Fiber Optics Can Map Ice Sheet Temperatures In Unprecedented Detail
Fiber-optic cable (red) installed in a 1-kilometer-deep borehole drilled on Greenland's Store Glacier. (bottom left image). A scientist is installing a fiber-optic cable in the Greenland Ice Sheet. (top left image). A researcher inspects a large fracture in the Greenland Ice Sheet. (image on the right) (Image credits: Poul Christoffersen and RESPONDER team. Photo collage by Andrea Steffen)
Environment Nature Science Technology

Fiber Optics Can Map Ice Sheet Temperatures In Unprecedented Detail

Monitoring changes in vast masses of ice is paramount to comprehend the effects of climate change on the planet. So, scientists developed a new tool that takes measurements to unprecedented levels of accuracy. They have obtained the most detailed measures of ice properties ever taken on the Greenland Ice Sheet using fiber-optic sensing.

The technology uses a mix of fiber-optic cables and laser pulses to gain exact temperature readings from the very top of the Greenland Ice Sheet to the very bottom, offering a clearer image of the changes occurring throughout Earth’s second-largest ice sheet.

The University of Cambridge led the research team that used the new technique for the first time. They gathered detailed temperature readings through the ice sheet’s surface most of the way to the bed base over 1,000 meters down.

Unlike previous studies that measured temperature from separate sensors located tens or hundreds of meters apart, the new approach takes measurements along the entire length of a fiber-optic cable installed in a deep borehole.

Robert Law, a Ph.D. candidate at the Scott Polar Research Institute and first author of the study, said:

With typical sensing methods, we can only attach about a dozen sensors onto the cable, so the measurements are very spaced out. But by using a fiber-optic cable instead, essentially the whole cable becomes a sensor so that we can get precise measurements from the surface all the way to the base.

Fiber Optics Can Map Ice Sheet Temperatures In Unprecedented Detail
A complete temperature profile of Greenland’s Store Glacier. (Credit: Robert Law and RESPONDER team)

The technology reveals temperature by analyzing the varying distortions into the scattered light as it encounters the surrounding ice. The result is a highly detailed profile of temperature.

This information is precious because temperature controls how fast ice deforms and how fast the ice sheet flows. Researchers can use the data to make more accurate models into the future motion of the world’s second-largest ice as the impacts of climate change continue to speed up.

Understanding how the ice is moving and the thermodynamic procedures beneath the area will enable researchers to model the melting process more accurately and better prepare for the future. As study co-author Dr. Poul Christoffersen stated:

The more precise data we can gather, the clearer we can make that picture, which in turn will help us make more accurate predictions for the future of the ice sheet.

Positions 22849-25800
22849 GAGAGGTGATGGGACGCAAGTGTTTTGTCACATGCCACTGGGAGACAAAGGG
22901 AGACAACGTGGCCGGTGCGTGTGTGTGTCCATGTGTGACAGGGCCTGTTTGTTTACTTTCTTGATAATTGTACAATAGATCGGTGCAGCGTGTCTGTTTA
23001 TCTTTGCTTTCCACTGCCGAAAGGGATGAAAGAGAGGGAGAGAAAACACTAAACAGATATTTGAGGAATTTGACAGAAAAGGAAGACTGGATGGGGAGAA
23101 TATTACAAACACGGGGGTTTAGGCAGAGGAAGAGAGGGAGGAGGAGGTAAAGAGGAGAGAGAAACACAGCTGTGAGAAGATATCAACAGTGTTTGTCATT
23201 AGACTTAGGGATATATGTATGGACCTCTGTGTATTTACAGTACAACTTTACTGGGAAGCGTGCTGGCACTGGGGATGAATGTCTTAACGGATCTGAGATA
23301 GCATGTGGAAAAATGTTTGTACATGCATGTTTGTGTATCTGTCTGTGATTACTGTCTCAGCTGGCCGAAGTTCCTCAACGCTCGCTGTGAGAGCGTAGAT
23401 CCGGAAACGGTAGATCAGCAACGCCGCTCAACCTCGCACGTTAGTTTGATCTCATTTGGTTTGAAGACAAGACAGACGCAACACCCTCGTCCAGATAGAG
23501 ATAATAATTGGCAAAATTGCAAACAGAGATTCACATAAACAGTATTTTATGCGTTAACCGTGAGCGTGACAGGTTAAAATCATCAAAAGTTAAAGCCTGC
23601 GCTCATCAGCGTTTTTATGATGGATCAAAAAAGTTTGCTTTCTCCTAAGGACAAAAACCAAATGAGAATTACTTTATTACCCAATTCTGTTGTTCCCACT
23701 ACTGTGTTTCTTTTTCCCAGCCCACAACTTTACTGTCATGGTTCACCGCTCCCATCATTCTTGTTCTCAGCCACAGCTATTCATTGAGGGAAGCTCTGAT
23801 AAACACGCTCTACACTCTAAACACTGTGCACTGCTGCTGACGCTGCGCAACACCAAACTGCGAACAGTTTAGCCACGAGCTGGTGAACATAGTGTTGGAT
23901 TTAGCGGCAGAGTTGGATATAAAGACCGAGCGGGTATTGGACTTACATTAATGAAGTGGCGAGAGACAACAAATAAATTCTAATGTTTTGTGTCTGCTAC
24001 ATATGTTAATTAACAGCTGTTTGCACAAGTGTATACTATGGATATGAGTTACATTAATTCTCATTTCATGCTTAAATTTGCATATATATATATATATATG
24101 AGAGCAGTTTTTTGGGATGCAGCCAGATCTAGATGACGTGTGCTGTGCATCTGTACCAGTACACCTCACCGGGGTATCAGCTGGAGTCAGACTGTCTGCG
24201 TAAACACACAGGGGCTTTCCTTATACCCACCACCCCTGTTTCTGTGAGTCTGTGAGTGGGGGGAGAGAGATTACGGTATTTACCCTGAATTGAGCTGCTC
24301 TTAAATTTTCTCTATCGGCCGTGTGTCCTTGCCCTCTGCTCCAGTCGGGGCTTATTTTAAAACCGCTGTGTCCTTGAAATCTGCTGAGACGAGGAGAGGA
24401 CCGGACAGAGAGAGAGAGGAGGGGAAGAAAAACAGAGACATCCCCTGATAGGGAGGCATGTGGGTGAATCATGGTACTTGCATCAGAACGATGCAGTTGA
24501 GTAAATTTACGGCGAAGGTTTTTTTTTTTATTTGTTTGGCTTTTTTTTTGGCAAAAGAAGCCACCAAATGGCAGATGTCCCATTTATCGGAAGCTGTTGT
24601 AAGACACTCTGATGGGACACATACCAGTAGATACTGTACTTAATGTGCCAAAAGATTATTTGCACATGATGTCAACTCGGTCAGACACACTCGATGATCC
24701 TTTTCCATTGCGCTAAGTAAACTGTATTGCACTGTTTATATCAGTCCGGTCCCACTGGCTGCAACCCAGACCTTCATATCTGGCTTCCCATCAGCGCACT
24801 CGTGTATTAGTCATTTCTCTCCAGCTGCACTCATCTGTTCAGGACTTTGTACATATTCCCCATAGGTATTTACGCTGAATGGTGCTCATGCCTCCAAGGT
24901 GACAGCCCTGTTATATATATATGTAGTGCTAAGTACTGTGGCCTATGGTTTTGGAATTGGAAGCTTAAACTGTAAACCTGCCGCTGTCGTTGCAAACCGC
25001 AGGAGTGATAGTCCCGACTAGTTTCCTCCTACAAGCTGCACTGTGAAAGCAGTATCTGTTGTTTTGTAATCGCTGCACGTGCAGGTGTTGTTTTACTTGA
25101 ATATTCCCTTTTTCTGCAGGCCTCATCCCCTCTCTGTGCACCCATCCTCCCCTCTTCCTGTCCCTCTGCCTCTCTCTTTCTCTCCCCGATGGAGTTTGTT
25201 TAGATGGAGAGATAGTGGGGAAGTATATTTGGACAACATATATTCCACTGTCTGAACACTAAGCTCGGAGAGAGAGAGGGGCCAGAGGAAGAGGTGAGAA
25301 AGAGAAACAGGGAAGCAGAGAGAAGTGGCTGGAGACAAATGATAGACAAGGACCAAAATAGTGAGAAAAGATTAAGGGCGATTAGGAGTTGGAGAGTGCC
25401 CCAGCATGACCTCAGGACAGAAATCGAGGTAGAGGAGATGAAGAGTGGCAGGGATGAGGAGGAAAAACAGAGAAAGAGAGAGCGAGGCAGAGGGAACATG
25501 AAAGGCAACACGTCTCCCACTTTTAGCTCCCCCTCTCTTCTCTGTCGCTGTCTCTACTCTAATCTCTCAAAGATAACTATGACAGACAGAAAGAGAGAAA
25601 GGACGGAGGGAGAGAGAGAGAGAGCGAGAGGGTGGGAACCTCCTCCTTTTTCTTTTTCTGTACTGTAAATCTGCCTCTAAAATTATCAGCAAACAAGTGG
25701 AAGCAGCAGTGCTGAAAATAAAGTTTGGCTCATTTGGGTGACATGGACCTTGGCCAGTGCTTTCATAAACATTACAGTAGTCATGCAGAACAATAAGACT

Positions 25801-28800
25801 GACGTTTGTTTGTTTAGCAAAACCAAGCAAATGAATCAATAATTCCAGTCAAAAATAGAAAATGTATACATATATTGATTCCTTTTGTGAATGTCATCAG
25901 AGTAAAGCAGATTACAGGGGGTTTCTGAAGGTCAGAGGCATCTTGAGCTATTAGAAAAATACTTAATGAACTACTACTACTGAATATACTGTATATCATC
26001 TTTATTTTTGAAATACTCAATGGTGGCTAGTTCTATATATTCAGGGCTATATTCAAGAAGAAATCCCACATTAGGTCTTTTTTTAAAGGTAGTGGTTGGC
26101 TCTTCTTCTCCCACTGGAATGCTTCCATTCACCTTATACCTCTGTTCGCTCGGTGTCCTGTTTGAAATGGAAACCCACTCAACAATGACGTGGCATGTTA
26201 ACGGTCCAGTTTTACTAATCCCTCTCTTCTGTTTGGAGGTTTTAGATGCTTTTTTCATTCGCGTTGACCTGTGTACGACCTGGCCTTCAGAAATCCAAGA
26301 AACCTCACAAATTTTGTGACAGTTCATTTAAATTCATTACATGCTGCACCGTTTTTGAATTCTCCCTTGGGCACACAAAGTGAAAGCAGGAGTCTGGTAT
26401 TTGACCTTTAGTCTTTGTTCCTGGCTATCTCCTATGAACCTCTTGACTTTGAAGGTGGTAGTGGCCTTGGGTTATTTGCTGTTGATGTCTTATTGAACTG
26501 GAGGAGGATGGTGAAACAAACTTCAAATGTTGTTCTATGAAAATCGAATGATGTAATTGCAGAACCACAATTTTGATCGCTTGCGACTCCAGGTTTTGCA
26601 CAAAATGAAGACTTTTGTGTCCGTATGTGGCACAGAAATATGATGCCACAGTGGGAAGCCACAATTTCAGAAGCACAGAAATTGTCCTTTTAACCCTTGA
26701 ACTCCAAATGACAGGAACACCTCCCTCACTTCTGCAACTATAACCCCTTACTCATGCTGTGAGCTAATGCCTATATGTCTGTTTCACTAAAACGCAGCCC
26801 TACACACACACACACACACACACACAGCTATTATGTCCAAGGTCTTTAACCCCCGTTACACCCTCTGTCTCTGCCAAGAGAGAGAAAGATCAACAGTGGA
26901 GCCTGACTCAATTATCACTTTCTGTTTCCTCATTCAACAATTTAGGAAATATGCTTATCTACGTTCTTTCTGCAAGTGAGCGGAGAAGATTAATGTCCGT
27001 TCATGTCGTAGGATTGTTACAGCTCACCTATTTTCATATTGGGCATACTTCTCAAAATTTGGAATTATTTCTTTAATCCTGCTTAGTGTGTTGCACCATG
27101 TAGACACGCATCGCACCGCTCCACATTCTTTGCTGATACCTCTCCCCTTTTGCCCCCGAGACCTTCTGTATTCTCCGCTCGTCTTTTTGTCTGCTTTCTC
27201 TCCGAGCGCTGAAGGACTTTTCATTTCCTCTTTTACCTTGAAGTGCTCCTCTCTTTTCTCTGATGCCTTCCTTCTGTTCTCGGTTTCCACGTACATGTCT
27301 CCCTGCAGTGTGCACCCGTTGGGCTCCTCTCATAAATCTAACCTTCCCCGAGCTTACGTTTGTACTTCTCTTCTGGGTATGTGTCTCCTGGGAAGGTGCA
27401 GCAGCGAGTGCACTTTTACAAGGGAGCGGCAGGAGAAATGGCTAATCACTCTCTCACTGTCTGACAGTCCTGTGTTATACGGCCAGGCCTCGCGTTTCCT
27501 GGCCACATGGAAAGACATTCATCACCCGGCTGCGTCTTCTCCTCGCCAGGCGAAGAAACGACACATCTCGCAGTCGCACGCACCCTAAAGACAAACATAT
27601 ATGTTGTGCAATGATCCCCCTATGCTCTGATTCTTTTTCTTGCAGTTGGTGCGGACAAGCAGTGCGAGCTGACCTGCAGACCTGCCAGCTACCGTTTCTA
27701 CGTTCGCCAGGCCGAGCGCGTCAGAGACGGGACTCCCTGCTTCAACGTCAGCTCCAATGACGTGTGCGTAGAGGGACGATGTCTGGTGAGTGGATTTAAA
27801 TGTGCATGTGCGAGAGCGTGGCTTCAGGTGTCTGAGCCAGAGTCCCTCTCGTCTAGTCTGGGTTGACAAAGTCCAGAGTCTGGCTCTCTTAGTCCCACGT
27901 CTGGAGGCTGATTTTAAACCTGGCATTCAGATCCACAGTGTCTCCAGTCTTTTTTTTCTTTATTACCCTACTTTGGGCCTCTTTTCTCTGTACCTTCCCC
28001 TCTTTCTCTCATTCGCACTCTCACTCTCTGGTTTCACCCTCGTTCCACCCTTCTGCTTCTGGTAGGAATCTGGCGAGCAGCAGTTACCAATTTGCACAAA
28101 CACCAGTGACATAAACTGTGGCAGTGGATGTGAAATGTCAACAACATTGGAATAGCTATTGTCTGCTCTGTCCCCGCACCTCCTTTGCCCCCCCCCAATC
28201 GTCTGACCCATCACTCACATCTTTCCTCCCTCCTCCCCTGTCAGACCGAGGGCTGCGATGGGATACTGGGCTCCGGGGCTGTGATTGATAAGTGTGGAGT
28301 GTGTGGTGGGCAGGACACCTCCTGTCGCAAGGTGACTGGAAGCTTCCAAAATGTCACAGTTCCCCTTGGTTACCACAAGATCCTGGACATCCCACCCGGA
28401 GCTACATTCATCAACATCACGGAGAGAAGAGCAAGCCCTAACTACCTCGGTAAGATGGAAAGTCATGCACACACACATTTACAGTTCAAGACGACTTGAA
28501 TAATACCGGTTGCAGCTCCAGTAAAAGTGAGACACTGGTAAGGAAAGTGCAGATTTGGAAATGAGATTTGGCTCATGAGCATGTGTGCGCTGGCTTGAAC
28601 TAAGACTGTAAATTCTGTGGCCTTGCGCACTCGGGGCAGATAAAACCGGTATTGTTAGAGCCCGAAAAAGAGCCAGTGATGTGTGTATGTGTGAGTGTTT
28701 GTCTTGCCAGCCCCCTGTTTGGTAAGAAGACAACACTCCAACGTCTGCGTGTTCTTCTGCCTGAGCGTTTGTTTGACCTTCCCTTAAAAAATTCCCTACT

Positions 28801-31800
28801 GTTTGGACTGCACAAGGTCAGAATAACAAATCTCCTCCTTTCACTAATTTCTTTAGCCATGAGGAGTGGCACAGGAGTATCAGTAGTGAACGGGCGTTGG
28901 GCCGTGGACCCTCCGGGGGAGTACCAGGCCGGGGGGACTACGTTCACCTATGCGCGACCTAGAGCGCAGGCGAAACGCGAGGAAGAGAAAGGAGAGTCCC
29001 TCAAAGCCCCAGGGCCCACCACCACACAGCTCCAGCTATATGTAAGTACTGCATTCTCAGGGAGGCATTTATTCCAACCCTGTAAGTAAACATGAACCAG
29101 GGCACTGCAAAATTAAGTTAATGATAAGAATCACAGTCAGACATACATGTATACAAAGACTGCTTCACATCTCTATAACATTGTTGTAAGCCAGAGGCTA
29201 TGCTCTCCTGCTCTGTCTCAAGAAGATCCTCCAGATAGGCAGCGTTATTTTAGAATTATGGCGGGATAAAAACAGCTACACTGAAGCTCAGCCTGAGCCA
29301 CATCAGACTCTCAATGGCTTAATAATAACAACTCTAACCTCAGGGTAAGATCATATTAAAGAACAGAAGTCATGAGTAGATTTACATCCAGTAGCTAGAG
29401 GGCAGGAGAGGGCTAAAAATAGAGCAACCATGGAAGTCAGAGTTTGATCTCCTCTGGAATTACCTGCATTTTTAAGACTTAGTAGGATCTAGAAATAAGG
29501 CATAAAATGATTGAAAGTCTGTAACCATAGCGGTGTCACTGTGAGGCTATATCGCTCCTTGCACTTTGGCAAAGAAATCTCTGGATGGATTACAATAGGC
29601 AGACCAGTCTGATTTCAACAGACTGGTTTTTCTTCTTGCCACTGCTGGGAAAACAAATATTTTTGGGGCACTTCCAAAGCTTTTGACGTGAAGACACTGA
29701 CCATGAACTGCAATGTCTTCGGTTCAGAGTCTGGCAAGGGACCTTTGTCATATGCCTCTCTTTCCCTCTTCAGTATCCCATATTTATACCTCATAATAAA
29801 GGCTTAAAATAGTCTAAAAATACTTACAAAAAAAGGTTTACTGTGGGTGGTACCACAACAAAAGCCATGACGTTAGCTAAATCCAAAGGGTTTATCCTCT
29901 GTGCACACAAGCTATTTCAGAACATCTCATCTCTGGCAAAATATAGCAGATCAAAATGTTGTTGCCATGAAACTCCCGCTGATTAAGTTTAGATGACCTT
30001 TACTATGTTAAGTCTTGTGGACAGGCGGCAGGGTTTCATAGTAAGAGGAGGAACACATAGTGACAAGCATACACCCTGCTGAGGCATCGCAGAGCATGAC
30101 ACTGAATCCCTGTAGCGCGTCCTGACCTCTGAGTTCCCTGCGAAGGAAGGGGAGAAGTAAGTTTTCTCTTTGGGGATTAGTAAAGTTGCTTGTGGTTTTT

This new tool is already reshaping what scientists know about heat distribution in ice sheets. Scientists thought the distribution resembled a smooth gradient, with the warmest points found at the top where sunlight strikes and at the underside because of geothermal energy and the subglacial landscape friction. Instead, the researchers found areas of highly localized hot spots at boundaries between ice of different types and ages, driven by deformations.

Christoffersen said:

Overall, our readings paint a picture that’s far more varied than what current theory and models predict. We found temperature to be strongly influenced by the deformation of ice in bands and at the boundaries between different types of ice. And this shows there are limitations in many models, including our own.

 

With these observations, we are starting to understand better why the Greenland Ice Sheet is losing mass so quickly and why discharge of ice is such a prominent mechanism of ice loss.

The reasons behind the deformations aren’t yet known. Still, the team suspects it could be due to dust trapped from ancient volcanic eruptions or large fractures that penetrate several hundred meters below the surface of the ice.

Fiber Optics Can Map Ice Sheet Temperatures In Unprecedented Detail
Science camp and drill site on Greenland’s Store Glacier. (Credit: Timo Lieber)

Since the 1980s, mass loss from the Greenland Ice Sheet has increased sevenfold, and it’s now the single most significant factor contributing to global sea-level rise. Approximately half of this mass loss is from surface meltwater runoff, while the rest is driven by the release of ice straight into the ocean by fast-flowing glaciers that reach the sea.

One of the limitations in our understanding of climate change is how little we know about the behavior of glaciers and ice sheets. But the new data from this team’s research will allow scientists to improve their models of how the Greenland Ice Sheet is moving now, how it may move in the future, and what effect will have on global sea-level rise.

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